Tempted to quit

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Younger Abstention
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Re: Tempted to quit

Postby Younger Abstention » Tue Oct 09, 2012 1:34 pm

A lot of people feel the way you do right now -- whether they outwardly show it or not. You might, however, be pleasantly surprised when grades come back in January. Keep at it, control your stress level, don't waste a lot of time on LRW, and reevaluate what you want to do after the semester is over.

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cinephile
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Re: Tempted to quit

Postby cinephile » Tue Oct 09, 2012 1:39 pm

But no one should wait until grades come back to make a decision. Wait out the semester since it's too late to get a refund, but don't make this mistake again next semester - do not wait until grades come back or it will be too late to get a refund.

Younger Abstention
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Re: Tempted to quit

Postby Younger Abstention » Tue Oct 09, 2012 1:47 pm

cinephile wrote:But no one should wait until grades come back to make a decision. Wait out the semester since it's too late to get a refund, but don't make this mistake again next semester - do not wait until grades come back or it will be too late to get a refund.


But what if his/her grades end up coming back great? If you don't wait for grades -- considering 1L grades are nearly impossible to predict -- what's even the point of staying a day longer?

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gdane
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Re: Tempted to quit

Postby gdane » Tue Oct 09, 2012 2:18 pm

LOL! Awesome username. I'm actually outlining for Fed Courts right now and am going over the Abstention Doctrine.

idk
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Re: Tempted to quit

Postby idk » Tue Oct 09, 2012 2:59 pm

gdane wrote:LOL! Awesome username. I'm actually outlining for Fed Courts right now and am going over the Abstention Doctrine.


hahaha thanks. :)

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gdane
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Re: Tempted to quit

Postby gdane » Tue Oct 09, 2012 3:02 pm

idk wrote:
gdane wrote:LOL! Awesome username. I'm actually outlining for Fed Courts right now and am going over the Abstention Doctrine.


hahaha thanks. :)

Im sorry. I actually meant the person at the top of the page that has the username "Younger Abstention."

But yours is cool too!

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cinephile
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Re: Tempted to quit

Postby cinephile » Tue Oct 09, 2012 3:28 pm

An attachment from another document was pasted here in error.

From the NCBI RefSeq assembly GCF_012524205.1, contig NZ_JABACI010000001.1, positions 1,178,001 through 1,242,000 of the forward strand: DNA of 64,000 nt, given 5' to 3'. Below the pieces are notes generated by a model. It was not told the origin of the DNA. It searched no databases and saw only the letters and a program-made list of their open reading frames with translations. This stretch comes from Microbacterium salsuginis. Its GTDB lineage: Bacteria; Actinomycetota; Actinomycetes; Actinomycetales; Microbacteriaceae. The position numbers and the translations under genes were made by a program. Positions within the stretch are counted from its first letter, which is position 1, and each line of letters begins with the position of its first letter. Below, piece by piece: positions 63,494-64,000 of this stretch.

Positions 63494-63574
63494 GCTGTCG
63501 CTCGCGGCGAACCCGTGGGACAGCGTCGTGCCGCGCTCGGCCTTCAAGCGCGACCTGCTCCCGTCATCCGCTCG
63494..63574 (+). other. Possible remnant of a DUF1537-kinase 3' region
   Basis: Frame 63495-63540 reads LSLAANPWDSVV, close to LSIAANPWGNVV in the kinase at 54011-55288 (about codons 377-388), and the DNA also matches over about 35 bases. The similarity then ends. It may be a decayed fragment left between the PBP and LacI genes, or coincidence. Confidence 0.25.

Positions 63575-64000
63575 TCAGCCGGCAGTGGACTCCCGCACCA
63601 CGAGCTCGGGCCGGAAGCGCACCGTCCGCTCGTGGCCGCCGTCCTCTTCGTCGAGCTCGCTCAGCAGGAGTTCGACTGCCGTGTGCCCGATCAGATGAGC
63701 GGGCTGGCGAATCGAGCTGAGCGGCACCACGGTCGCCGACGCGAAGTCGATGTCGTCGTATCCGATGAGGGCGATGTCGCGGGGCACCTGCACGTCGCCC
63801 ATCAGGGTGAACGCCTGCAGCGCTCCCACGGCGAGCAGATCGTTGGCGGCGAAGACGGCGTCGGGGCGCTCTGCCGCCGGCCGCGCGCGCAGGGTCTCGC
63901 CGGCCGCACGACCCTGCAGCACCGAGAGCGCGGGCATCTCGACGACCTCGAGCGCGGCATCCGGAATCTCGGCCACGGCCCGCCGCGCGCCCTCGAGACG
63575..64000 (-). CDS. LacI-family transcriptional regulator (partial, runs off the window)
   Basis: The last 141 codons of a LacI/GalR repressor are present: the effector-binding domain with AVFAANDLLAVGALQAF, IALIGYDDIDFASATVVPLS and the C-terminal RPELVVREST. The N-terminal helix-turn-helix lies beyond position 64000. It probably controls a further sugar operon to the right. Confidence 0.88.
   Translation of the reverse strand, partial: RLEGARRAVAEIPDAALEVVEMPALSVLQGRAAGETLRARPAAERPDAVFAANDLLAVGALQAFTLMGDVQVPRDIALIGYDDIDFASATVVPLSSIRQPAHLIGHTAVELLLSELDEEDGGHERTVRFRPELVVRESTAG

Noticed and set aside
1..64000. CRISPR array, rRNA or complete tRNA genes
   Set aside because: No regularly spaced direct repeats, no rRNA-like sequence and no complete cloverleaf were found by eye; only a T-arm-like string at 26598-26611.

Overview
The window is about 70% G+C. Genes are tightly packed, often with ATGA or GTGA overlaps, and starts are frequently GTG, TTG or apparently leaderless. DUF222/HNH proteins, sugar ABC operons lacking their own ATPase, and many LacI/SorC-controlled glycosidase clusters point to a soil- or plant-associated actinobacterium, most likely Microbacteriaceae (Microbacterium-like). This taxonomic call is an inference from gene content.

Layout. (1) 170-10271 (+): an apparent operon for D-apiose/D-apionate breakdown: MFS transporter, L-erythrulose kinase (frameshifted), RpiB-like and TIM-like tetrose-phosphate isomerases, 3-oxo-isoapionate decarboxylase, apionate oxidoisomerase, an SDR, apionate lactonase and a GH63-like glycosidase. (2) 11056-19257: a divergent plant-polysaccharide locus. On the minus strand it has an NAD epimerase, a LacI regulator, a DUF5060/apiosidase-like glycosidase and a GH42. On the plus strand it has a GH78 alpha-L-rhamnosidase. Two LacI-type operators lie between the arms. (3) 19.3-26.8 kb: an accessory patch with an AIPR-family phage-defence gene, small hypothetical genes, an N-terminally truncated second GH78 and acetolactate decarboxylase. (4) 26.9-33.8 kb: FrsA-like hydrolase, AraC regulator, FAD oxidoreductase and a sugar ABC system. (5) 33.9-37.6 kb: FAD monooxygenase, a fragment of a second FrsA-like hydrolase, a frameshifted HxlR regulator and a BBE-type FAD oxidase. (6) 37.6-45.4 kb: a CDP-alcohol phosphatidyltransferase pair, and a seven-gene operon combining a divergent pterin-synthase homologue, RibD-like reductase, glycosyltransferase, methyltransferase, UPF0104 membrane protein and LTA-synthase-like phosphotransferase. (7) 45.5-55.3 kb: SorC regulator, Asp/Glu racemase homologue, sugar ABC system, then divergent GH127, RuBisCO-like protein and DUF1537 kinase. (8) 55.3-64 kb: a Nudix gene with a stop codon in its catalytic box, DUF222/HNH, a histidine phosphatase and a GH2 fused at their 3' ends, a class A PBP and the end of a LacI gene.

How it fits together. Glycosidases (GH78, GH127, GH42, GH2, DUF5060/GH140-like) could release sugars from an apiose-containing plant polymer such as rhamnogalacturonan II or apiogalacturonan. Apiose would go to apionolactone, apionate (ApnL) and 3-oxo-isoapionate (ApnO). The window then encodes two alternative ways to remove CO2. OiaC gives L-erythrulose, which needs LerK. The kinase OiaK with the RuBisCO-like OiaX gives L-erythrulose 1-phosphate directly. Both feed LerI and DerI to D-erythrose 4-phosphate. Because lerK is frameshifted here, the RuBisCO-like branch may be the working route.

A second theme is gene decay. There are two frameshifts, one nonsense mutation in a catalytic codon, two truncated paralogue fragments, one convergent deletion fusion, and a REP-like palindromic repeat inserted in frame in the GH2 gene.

Younger Abstention wrote:
cinephile wrote:But no one should wait until grades come back to make a decision. Wait out the semester since it's too late to get a refund, but don't make this mistake again next semester - do not wait until grades come back or it will be too late to get a refund.


But what if his/her grades end up coming back great? If you don't wait for grades -- considering 1L grades are nearly impossible to predict -- what's even the point of staying a day longer?


Let's say your grades are great. But you really hate law school. But your grades convince you to stay. Then you're miserable. First you should seriously evaluate whether you enjoyed the experience and think you honestly want to be a lawyer. If not, drop out before 2nd semester starts. If you really enjoyed it and want to be a lawyer, stay unless your grades come back poorly and then drop out. It's a two-part drop-out consideration process. But hopefully you can make your choice before grades come back and save yourself $$$.

idk
Posts: 49
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Re: Tempted to quit

Postby idk » Fri Oct 12, 2012 6:38 pm

cinephile wrote:
Younger Abstention wrote:
cinephile wrote:But no one should wait until grades come back to make a decision. Wait out the semester since it's too late to get a refund, but don't make this mistake again next semester - do not wait until grades come back or it will be too late to get a refund.


But what if his/her grades end up coming back great? If you don't wait for grades -- considering 1L grades are nearly impossible to predict -- what's even the point of staying a day longer?


Let's say your grades are great. But you really hate law school. But your grades convince you to stay. Then you're miserable. First you should seriously evaluate whether you enjoyed the experience and think you honestly want to be a lawyer. If not, drop out before 2nd semester starts. If you really enjoyed it and want to be a lawyer, stay unless your grades come back poorly and then drop out. It's a two-part drop-out consideration process. But hopefully you can make your choice before grades come back and save yourself $$$.